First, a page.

What happened isn’t a transient incident, so did the rules of engagement with Israel change?
It is too early to say that an Israeli-Iranian war has started, but it is difficult to neglect the fact that this is the most dramatic development in a long time. In fact, new Israeli-Iranian tensions in Syria have become almost daily news over the past two years. The Iranians want to fill part of the vacuum they contributed to creating in Syria and they are willing to anchor their position and dominance, either directly or through their Lebanese and Iraqi militias. Meanwhile, Israel has always considered any Iranian military presence in southern Syria, either directly or through Hezbollah, as a threat to its national security. What worsened the situation was Iran’s nuclear agreement, which was fiercely opposed by Israel from the very beginning. And, lately, the Israelis have focused on two new elements: First that Iran established rocket assembling plants in Lebanese regions controlled by Hezbollah, and second that it is probable its southern borders will be subject to military operations led by Hamas, in coordination with Hezbollah.
Followers of pro-Iran media outlets can see that they keep stressing that Tehran is avoiding a direct clash with the Israeli army. This Iranian vigilance is justified, as the regime is waiting for May to know the fate of the nuclear agreement and, with the numerous military headaches facing the Iranians, they prefer to refrain from opening a new front with the Israelis.
Amid all the talk of an upcoming war between Israel and the Iranian axis, analysts note that Tel Aviv prefers to fight in Lebanon as it is the Russian president who is writing the rules on Syria.
What exacerbates the fear of escalation is the decline in the world’s ability to intervene and curb the violence. Iran feels it is free to act without control, while this is how Israel has always acted and it continues to do so. Many spend time and effort seeking an answer on the role of Russia, and whether Vladimir Putin has given a “green light” to Benjamin Netanyahu or not, one sure thing is that the US administration has become tougher but without any real plan or solution for the many wars and crises we have in the region.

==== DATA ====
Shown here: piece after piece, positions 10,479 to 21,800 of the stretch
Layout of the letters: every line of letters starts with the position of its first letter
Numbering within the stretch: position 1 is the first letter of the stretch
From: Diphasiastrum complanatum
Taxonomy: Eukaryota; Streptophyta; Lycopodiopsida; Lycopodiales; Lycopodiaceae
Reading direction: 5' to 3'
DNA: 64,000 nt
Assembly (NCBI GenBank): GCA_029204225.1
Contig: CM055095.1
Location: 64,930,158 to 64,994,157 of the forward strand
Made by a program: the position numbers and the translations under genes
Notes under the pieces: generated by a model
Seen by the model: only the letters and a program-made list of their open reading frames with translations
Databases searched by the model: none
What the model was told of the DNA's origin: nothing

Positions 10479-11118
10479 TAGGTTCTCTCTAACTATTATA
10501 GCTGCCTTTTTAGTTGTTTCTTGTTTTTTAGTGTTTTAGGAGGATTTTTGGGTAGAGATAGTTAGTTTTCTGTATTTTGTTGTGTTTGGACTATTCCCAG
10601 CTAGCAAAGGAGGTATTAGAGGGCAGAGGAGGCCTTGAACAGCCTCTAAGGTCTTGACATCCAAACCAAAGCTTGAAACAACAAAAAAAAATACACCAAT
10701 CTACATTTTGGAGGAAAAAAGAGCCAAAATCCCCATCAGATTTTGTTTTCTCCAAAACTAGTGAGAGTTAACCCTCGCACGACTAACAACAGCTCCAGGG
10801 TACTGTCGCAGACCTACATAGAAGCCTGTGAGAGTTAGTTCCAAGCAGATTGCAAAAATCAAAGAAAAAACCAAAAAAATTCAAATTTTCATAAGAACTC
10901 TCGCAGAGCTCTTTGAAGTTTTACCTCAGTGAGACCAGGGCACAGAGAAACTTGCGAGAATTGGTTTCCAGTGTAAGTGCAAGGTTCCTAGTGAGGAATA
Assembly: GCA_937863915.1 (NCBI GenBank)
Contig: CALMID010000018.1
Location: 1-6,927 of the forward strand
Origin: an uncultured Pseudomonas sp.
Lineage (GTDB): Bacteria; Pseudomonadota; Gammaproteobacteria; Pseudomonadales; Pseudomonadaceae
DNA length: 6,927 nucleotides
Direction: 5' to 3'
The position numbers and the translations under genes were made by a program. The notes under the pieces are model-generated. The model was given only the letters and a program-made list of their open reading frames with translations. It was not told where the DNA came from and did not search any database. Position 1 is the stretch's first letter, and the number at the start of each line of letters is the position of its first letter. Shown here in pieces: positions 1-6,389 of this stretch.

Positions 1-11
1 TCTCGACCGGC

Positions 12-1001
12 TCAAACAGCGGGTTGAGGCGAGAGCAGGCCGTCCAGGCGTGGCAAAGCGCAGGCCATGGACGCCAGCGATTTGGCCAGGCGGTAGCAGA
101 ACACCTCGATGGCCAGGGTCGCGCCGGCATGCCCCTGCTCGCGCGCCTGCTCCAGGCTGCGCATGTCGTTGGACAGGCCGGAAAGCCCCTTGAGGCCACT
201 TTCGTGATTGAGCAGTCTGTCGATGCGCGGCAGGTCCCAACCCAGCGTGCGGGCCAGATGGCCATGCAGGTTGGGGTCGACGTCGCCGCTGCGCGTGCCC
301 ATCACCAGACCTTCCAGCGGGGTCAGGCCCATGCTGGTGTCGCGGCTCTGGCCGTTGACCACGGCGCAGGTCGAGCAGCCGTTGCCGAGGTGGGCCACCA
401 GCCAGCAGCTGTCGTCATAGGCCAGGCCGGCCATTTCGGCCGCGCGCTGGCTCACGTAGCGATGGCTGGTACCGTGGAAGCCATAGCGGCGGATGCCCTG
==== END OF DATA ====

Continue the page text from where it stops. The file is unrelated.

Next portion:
Amid all the talk of an upcoming war between Israel and the Iranian axis, Israeli analysts note that Tel Aviv prefers to fight the upcoming war in Lebanon rather than Syria. This means that Israel acknowledges the fact that the Kremlin is controlling the Syrian side of its northern borders, for now at least. Russian President Putin is running the show in Syria and he is the one writing the rules. Israel can attack Syrian and Iranian targets, and even targets linked to Hezbollah, provided this doesn’t harm the regime of Bashar Assad, which is still supported by Putin.
Until now, Russia didn’t allow Iran to establish big military bases in Syria or to get close to the Israeli border in the occupied Golan Heights. But this doesn’t mean the Iranians are being asked to leave Syria, as Russia needs the Shiite militias established by Iran, such as Afghan refugees who support Assad’s army, as field fighters. Hence it allows Iran to use its drones and infiltrate Israeli airspace from time to time. As long as the Iranian forces are still useful to Russia, the latter won’t respond to Israeli requests to keep them away. In spite of this, Russia will keep a vigilant eye on the Iranians to make sure that they don’t go too far.
Under these circumstances, Israel has no other option than to accept Moscow’s rules. It will continue to prove its ability to fly over Syria and attack its targets, but it has to be more vigilant. Israeli Prime Minister Netanyahu has tried to draw some red lines to limit the influence of Iran and Hezbollah in Syria, but it seems the maestro in Syria is currently Putin, not Netanyahu.
- Diana Moukalled is a veteran journalist with extensive experience in both traditional and new media. She is also a columnist and freelance documentary producer.